I call one first author papers, and two second author papers a big success. See all the details below.
Effect of Orientation on Unistroke Touch Gestures
As touchscreens are the most successful input method of current mobile devices, touch gestures became a widely used input technique. While gestures provide users with advantages to express themselves, they also introduce challenges regarding accuracy and memorability. In this paper, we investigate the effect of a gesture’s orientation on how well the gesture can be performed. We conducted a study in which participants performed systematically rotated unistroke gestures. For straight lines as well as for compound lines, we found that users tend to align gestures with the primary axes. We show that the error can be described by a Clausen function with R 2 = .93. Based on our findings, we suggest design implications and highlight the potential for recognizing flick gestures, visualizing gestures and improving recognition of compound gestures.
Online, VR, AR, Lab, and In-Situ: Comparison of Research Methods to Evaluate Smart Artifacts
Empirical studies are a cornerstone of HCI research. Technical progress constantly enables new study methods. Online surveys, for example, make it possible to collect feedback from remote users. Progress in augmented and virtual reality enables to collect feedback with early designs. In-situ studies enable researchers to gather feedback in natural environments. While these methods have unique advantages and disadvantages, it is unclear if and how using a specifc method afects the results. Therefore, we conducted a study with 60 participants comparing fve diferent methods (online, virtual reality, augmented reality, lab setup, and in-situ) to evaluate early prototypes of smart artifacts. We asked participants to assess four diferent smart artifacts using standardized questionnaires. We show that the method signifcantly afects the study result and discuss implications for HCI research. Finally, we highlight further directions to overcome the efect of the used methods.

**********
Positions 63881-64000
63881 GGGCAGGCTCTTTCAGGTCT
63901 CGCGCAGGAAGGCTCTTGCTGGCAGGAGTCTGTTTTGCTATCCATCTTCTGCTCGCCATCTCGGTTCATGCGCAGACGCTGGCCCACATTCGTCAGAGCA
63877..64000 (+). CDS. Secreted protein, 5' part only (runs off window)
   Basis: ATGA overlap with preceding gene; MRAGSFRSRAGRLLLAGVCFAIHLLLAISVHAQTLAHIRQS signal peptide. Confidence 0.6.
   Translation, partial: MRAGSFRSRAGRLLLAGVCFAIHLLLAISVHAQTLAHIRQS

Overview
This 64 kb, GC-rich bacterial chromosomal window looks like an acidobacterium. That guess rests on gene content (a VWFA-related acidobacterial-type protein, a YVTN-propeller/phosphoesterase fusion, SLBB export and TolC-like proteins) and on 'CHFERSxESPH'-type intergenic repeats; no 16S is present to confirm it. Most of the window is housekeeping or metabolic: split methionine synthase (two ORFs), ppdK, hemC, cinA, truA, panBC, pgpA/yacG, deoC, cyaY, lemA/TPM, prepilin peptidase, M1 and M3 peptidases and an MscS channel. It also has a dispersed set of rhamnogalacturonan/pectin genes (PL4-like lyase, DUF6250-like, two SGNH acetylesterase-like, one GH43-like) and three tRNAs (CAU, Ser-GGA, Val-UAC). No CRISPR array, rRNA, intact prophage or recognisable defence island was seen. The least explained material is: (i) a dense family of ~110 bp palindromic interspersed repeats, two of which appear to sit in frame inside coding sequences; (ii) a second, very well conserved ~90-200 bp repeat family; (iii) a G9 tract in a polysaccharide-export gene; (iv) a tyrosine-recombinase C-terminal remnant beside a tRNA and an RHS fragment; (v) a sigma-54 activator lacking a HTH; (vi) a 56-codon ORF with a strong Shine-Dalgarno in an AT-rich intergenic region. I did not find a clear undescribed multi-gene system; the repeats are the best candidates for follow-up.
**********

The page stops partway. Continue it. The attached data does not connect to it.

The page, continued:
Investigating the Effect of Orientation and Visual Style on Touchscreen Slider Performance
Sliders are one of the most fundamental components used in touchscreen user interfaces (UIs). When entering data using a slider, errors occur due e.g. to visual perception, resulting in inputs not matching what is intended by the user. However, it is unclear if the errors occur uniformly across the full range of the slider or if there are systematic offsets. We conducted a study to assess the errors occurring when entering values with horizontal and vertical sliders as well as two common visual styles. Our results reveal significant effects of slider orientation and style on the precision of the entered values. Furthermore, we identify systematic offsets that depend on the visual style and the target value. As the errors are partially systematic, they can be compensated to improve users’ precision. Our findings provide UI designers with data to optimize user experiences in the wide variety of application areas where slider based touchscreen input is used.